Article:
# block structure of a subgroup

Let $$H \leq S_N$$ be a transitive permutation group. A system of blocks $$\Sigma = \{\Delta\}$$ for $$H$$ is a partition of $$[N]$$ such that either $$\Delta^h = \Delta$$ or $$\Delta \cap \Delta^h = \emptyset$$. For primitive $$H$$, the only system of blocks are the trivial ones $$\Delta = \{e\}$$ and $$\Delta = [N]$$. It is also known that there is a one-to-one mapping between the system of blocks of $$H$$ and overgroups of the stabilizer $$H_{n}$$ for $$n \in [N]$$.

My question is this: what can we say about the system of blocks for a larger group $$G > H$$, $$G \leq S_N$$? We know the relationship between the stabilizers, that is $$H_n < G_n$$. I assume the blocks are generally not preserved (?) what more can we say?

• why is that? can you elaborate? – self-educator Aug 2 at 19:22
• ...or If H is a proper subgroup of G, can G and H still have exactly same block systems? – self-educator Aug 2 at 20:16
• Yes it's possible for $G$ and $H$ to have the same block systems. – Derek Holt Aug 2 at 21:08

There's not a lot to say here, but we can say a couple of things. We'll assume $$H\le G\le S_n$$ and $$H$$ and $$G$$ are both transitive. A block system is defined by a choice of a single block $$\Delta\ni 1$$, so let $$B_H$$ be the set of blocks for $$H$$ containing $$1$$ and $$B_G$$ be the set of blocks for $$G$$ containing $$1$$.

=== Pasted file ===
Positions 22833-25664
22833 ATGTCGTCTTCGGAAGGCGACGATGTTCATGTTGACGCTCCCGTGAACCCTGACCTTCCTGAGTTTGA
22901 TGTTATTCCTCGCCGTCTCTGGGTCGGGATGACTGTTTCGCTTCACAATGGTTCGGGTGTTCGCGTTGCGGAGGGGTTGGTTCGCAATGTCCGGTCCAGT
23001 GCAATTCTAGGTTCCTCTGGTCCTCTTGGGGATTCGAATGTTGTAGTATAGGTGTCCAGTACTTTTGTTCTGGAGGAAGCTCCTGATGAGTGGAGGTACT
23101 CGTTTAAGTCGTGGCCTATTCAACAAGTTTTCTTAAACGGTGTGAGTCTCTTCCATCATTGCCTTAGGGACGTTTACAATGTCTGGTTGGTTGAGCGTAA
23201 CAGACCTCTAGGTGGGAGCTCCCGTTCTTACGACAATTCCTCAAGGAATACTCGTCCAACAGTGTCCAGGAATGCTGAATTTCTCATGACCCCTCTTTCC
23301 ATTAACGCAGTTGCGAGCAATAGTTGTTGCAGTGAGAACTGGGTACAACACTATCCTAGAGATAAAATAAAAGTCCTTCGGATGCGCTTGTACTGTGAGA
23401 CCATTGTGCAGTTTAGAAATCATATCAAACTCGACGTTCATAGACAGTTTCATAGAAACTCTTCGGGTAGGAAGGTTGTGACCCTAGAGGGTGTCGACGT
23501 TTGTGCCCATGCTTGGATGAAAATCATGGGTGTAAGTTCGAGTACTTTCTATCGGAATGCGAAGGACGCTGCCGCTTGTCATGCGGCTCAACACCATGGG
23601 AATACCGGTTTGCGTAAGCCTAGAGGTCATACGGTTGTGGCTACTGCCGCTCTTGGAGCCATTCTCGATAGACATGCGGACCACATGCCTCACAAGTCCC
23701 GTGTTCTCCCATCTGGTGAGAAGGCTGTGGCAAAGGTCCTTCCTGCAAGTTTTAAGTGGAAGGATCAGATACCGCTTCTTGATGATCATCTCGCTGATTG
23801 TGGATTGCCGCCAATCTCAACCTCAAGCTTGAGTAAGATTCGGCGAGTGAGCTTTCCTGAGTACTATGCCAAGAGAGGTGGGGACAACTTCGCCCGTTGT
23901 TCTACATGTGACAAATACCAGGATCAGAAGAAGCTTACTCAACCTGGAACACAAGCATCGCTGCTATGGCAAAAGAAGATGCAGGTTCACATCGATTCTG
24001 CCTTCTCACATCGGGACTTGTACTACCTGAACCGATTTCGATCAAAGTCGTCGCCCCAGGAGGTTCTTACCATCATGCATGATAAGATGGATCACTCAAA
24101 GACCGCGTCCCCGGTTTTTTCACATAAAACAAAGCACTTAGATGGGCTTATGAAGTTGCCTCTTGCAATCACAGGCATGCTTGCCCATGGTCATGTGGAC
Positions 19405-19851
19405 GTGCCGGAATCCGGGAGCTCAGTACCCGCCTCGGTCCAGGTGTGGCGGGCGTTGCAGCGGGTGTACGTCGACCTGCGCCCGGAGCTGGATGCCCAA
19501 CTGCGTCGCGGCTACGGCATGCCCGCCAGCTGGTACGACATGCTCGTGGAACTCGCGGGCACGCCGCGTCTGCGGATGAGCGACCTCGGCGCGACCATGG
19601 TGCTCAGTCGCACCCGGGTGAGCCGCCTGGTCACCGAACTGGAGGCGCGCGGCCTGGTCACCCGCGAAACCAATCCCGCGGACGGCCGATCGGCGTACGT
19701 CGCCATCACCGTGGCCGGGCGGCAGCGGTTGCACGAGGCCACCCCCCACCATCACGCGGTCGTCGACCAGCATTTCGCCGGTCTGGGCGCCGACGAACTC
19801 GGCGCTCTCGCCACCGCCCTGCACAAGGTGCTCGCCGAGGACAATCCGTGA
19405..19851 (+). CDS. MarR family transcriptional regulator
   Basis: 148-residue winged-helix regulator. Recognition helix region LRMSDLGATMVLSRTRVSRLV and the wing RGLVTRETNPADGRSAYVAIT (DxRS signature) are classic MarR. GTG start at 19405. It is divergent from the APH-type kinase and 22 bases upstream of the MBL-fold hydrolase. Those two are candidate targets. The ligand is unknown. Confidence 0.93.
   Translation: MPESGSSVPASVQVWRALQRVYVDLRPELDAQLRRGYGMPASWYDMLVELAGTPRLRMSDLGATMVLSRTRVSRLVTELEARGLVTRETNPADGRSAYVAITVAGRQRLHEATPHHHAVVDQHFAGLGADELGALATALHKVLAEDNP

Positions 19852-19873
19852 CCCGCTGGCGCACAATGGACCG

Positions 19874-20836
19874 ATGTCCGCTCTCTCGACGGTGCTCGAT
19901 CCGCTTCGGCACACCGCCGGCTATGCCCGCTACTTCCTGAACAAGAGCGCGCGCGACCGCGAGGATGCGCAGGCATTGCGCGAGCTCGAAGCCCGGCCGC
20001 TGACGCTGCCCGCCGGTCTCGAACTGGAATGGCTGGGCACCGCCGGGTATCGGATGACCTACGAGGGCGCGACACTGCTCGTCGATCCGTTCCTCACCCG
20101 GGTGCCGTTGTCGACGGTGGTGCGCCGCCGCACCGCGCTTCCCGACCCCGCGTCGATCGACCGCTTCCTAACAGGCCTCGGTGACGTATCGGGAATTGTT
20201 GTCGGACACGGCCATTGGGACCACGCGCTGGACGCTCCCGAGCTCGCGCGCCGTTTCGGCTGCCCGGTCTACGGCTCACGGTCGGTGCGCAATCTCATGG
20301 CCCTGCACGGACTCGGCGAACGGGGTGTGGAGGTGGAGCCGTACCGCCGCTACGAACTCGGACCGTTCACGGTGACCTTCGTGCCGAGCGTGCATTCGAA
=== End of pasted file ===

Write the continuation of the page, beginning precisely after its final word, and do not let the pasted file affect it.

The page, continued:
Immediately if $$\Delta^g=\Delta$$ or $$\Delta^g\cap\Delta=\emptyset$$ for all $$g\in G$$ then certainly this holds for all $$g\in H$$. So a block for $$G$$ is a block for $$H$$ which we can write as $$B_G\le B_H$$.

The inverse equality clearly doesn't always hold (e.g. $$H$$ any imprimitive group and $$G=S_n$$). One can show however that blocks of $$G$$ containing $$1$$ are in one-to-one correspondence with subgroups of $$G$$ containing the point stabiliser $$G_1$$ (specifically $$\Delta$$ corresponds to $$G_\Delta$$ the setwise stabiliser of $$\Delta$$). I claim that a block $$\Delta$$ of $$H$$ containing $$1$$ is a block for $$G$$ if and only if $$G_\Delta\ge G_1$$. This means $$B_G=\{\Delta\in B_H|G_1\le G_\Delta\}$$ - that is a block of $$G$$ containing $$1$$ is any block of $$H$$ containing $$1$$ fixed by $$G_1$$.

Proof of Claim:

"Prove $$\Delta$$ is a block of $$G$$ implies $$G_1\le G_\Delta$$" is a standard exercise, so I will only do the reverse implication.

Assume $$G_\Delta\ge G_1$$ where $$\Delta$$ is a block for $$H$$.

Let $$g\in G$$ and suppose $$x\in\Delta\cap\Delta^g$$.

Relabelling if necessary we may assume $$x=1$$.

As $$1\in\Delta^g$$ there is some $$y\in\Delta$$ with $$y^g=1$$.

As $$H$$ is transitive there is some $$h\in H$$ with $$1^h=y$$ so $$1^{hg}=1$$.

That is $$hg\le G_1\le G_\Delta$$.

As $$\Delta$$ is a block for $$H$$, $$h\le H_\Delta\le G_\Delta$$.

Hence $$g=h^{-1}(hg)\le G_\Delta$$, so $$\Delta^g=\Delta$$ completing the proof.